I’m not a religious person, so it’s odd that I ended up at the August 25 musical production of God Lives in Glass at UNLV’s Judy Bayley Theatre. “I come every year,” the music teacher in front of me at the box office said. One line over, a trio of professional dancers (judging by the legs in their shorts) negotiated the seating chart. “Give her a good seat!” Jeffrey P. Koep, the UNLV Dean of Fine Arts, advised the staff on my behalf. “And I want one, too.”
Conducted by Keith Thompson and presented almost annually since 2006, God Lives in Glass draws on top talent from Las Vegas’ top shows. This year’s production featured a 40-voice chorus, a 13-piece orchestra and 10 dancers, and benefitted Family Promise of Las Vegas and the Nevada Conservatory Theatre. “City of Walls,” sung by Joan Sobel and Bruce Ewing, and solos from Eric Tewalt (sax) and musical director Philip Fortenberry (piano) brought the audience to its feet.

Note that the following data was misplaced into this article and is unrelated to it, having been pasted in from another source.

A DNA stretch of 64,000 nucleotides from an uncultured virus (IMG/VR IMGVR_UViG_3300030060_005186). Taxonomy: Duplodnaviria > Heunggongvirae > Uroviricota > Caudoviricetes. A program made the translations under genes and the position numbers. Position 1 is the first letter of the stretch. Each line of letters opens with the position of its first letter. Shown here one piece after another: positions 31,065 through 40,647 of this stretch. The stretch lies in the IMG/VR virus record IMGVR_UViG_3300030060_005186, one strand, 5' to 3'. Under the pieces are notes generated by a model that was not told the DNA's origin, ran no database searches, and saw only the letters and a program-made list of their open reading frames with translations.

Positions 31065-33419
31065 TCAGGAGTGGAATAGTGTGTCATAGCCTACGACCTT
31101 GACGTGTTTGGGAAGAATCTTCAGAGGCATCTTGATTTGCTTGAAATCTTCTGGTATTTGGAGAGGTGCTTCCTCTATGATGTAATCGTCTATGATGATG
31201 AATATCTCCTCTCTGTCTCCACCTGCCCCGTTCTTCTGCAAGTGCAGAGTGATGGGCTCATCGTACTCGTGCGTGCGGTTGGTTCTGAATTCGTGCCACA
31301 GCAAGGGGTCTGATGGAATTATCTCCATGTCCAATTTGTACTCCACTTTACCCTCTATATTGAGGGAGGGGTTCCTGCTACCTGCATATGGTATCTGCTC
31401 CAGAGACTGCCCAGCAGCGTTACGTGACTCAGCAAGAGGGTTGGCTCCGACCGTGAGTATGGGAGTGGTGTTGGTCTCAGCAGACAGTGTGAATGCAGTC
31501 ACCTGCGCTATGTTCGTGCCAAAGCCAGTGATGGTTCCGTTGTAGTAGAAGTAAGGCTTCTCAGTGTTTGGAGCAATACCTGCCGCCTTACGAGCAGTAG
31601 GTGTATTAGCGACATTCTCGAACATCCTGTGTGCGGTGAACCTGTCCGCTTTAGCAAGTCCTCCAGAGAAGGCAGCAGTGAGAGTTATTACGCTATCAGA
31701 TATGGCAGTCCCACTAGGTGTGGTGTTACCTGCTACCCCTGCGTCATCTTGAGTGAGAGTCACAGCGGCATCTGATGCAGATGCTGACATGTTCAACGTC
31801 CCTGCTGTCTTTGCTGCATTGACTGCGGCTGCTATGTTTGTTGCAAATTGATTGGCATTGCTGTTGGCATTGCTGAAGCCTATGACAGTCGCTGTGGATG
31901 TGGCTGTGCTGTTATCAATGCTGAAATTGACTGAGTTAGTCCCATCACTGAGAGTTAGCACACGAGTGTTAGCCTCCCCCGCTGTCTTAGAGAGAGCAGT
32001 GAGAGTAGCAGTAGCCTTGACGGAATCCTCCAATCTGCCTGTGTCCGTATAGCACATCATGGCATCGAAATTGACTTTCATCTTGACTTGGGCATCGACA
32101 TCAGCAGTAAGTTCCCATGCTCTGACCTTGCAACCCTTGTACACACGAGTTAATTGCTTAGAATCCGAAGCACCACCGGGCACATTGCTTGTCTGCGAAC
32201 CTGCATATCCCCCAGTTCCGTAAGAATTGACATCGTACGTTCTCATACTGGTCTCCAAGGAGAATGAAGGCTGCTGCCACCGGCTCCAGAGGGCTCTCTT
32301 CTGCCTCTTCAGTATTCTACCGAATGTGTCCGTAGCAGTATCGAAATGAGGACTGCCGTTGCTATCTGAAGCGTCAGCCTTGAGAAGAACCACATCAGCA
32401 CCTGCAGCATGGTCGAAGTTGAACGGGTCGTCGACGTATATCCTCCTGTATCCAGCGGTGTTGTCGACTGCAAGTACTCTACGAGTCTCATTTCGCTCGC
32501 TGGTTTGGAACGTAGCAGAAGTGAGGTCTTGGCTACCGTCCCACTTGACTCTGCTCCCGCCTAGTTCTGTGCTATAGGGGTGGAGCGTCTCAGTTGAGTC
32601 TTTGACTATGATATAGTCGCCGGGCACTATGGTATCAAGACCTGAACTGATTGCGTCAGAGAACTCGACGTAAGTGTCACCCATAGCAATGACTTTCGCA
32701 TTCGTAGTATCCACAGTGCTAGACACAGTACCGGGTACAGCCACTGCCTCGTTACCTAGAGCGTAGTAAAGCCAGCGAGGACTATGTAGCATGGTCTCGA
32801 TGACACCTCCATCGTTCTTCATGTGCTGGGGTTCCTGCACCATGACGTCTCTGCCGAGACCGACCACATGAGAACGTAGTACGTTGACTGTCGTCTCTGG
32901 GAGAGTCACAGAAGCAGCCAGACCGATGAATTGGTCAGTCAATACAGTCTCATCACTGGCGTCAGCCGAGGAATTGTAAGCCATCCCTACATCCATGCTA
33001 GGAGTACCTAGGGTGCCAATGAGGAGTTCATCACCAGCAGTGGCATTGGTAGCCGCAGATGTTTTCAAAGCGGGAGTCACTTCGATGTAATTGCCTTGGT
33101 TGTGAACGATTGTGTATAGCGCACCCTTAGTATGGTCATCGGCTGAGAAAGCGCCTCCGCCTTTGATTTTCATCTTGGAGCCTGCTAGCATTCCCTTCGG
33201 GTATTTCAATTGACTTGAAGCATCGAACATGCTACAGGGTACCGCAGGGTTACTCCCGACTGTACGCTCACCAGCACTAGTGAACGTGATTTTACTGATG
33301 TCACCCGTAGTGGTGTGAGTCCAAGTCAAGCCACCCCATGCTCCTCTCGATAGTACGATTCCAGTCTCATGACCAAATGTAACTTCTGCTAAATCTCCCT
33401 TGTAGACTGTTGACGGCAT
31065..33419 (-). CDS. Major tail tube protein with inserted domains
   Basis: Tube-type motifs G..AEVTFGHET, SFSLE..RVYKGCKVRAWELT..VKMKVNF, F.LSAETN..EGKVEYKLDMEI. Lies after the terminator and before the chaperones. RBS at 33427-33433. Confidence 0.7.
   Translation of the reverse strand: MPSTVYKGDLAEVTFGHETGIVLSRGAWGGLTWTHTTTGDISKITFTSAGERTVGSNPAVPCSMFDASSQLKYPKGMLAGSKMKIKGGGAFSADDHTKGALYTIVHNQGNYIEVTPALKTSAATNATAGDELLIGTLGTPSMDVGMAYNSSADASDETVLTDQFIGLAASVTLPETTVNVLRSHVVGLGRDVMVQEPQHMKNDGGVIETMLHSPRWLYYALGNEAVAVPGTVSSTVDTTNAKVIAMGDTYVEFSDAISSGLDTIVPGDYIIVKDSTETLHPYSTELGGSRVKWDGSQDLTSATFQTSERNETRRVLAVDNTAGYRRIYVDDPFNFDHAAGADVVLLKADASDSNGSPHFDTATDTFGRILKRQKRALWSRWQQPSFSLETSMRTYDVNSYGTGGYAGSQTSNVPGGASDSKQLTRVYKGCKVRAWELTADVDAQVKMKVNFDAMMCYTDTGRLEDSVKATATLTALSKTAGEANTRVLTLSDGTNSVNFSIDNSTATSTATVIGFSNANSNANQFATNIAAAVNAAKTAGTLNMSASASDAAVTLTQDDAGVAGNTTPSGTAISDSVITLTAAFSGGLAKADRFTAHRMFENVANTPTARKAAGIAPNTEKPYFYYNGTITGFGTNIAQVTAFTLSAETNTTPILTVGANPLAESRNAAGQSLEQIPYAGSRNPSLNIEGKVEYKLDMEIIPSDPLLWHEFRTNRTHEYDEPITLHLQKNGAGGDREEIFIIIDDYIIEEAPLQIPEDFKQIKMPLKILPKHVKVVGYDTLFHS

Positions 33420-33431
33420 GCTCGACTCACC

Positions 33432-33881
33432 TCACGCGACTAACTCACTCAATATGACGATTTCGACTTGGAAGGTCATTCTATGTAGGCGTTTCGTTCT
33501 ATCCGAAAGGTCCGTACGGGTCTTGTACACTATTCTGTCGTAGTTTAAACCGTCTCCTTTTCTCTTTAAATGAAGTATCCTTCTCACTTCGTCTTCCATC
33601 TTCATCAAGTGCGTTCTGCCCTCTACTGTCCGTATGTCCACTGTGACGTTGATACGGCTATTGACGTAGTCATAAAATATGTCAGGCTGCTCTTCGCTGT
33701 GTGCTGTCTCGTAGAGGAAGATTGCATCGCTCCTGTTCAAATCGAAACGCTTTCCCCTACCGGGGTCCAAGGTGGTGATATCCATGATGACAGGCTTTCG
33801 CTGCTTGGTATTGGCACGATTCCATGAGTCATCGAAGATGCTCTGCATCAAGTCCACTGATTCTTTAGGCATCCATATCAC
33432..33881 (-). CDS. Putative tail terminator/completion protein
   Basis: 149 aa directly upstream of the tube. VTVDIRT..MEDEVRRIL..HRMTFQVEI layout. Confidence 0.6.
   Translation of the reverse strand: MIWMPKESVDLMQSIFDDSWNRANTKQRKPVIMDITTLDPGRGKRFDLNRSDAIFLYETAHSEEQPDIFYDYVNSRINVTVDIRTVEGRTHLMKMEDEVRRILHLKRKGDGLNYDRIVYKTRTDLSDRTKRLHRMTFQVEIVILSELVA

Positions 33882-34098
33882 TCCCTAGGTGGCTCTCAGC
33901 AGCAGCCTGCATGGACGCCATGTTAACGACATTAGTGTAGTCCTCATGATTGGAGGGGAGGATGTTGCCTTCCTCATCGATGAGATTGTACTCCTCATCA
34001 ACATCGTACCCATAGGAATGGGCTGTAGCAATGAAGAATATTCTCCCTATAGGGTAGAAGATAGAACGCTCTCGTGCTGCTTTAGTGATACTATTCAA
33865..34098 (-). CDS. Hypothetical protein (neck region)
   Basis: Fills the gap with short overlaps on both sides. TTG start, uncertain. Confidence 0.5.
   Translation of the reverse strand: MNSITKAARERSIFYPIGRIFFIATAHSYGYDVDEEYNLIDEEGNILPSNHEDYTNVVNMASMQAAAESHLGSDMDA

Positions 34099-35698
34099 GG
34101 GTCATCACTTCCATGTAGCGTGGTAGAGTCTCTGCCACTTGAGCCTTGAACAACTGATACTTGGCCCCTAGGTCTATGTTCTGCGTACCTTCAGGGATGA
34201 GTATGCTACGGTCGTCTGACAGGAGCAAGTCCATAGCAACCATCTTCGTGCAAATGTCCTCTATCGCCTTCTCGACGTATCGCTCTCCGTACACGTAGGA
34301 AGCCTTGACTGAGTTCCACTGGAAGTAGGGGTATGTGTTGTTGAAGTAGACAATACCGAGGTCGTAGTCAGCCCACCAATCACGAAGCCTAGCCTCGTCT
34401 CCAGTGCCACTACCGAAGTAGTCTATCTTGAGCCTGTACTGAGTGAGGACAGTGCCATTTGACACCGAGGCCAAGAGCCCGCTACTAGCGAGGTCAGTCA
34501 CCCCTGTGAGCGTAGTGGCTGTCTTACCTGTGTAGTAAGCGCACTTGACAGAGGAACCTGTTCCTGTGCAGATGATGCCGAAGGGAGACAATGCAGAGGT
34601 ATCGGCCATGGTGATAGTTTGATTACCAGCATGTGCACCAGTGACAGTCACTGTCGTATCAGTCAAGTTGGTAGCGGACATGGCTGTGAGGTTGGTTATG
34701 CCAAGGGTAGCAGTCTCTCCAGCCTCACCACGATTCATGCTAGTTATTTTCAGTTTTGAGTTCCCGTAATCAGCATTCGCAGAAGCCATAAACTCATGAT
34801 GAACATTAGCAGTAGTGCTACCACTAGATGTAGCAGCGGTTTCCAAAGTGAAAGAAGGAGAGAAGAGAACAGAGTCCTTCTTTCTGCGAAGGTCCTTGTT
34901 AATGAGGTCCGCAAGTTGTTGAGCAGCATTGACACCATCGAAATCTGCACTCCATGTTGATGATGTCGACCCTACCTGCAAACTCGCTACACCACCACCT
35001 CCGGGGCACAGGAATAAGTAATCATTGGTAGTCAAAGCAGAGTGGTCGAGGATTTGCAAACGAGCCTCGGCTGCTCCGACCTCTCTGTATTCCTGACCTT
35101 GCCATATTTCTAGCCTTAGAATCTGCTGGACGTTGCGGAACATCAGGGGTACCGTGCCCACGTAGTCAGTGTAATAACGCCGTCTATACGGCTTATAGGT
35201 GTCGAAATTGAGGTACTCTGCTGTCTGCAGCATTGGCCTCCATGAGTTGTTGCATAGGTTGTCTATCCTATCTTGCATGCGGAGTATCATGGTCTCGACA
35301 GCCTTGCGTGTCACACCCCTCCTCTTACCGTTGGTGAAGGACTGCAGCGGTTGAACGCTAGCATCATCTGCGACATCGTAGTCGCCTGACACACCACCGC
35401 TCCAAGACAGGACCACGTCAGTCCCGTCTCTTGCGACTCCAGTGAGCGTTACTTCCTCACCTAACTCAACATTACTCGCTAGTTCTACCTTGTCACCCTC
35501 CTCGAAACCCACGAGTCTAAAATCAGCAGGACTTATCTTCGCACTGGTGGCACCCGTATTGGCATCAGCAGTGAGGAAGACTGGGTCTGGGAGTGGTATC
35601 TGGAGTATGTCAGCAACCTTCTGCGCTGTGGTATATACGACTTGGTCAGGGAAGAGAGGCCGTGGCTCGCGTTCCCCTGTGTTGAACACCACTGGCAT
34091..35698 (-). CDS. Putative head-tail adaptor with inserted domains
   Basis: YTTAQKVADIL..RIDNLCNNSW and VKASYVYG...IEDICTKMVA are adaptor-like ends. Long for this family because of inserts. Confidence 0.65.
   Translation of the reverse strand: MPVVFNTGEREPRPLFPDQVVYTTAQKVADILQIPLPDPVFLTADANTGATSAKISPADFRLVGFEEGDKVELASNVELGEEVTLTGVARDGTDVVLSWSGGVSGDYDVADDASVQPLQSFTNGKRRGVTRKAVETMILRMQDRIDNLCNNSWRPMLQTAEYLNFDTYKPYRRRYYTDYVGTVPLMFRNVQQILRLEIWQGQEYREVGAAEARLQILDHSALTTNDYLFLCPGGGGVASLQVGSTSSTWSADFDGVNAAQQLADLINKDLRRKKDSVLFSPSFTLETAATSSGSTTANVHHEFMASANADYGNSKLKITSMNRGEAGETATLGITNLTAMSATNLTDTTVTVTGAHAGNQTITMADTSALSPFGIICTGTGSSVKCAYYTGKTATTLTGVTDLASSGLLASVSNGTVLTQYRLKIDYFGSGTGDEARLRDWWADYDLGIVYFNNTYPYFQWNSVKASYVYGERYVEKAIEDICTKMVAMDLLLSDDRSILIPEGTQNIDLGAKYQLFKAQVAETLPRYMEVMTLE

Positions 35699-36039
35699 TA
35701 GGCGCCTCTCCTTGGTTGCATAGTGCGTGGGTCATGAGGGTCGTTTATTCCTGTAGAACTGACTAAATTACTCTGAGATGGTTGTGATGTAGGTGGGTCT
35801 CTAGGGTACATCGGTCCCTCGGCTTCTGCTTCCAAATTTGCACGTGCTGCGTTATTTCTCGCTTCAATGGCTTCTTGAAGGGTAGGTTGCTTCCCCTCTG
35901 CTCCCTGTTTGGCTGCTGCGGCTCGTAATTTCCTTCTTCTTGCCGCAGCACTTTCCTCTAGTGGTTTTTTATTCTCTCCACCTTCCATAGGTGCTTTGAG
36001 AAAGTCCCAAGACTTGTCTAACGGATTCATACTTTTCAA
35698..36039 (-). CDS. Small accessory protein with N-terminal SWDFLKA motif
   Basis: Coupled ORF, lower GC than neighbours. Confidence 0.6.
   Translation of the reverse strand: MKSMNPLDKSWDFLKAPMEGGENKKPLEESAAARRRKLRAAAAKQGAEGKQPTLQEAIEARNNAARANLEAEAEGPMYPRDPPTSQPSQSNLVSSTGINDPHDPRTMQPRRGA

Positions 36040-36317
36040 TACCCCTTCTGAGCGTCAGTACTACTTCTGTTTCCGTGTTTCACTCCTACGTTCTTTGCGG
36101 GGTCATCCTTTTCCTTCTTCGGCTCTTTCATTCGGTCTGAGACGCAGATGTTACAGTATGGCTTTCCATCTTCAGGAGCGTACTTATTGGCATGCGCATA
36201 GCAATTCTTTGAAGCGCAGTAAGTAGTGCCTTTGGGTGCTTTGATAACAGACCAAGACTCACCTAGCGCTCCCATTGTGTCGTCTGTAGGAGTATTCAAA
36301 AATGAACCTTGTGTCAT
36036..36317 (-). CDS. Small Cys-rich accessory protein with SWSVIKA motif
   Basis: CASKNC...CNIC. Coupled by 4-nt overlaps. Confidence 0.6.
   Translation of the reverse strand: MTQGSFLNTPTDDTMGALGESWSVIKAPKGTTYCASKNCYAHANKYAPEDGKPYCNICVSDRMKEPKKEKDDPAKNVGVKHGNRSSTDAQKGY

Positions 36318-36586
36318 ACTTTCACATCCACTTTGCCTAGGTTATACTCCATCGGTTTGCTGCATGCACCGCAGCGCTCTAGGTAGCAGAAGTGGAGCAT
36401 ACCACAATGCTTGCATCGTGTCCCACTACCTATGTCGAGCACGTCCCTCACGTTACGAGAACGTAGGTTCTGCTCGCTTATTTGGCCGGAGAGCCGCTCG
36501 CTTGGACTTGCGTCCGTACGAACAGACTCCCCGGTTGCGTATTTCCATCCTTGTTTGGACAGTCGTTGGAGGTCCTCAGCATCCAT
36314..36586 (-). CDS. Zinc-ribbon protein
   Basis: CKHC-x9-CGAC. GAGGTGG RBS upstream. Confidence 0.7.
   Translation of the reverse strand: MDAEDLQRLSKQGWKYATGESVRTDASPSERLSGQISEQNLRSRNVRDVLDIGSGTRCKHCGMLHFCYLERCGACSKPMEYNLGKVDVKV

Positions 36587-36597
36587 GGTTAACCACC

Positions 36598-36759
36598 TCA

A reputation for excellence has built a loyal audience, but God Lives in Glass strikes a deeper chord. Based on a book by Robert J. Landy, it emerged post-9/11, as Landy questioned the role of faith. He set out to interview kids about God, which led him around the world. “God is tomato,” one child offered. “Not everyone goes straight to heaven. You can go to hell or puberty,” said another.
As the U.S. presidential campaign redefines Christianity and casualties heap on the road to eternal life, God Lives in Glass reminds us that kids’ concepts of the sacred have a lot in common. Whether they’re pure Darwinians glorifying science, young faithfuls worshipping deities or laid-back Buddhists, we all want something we can really believe in.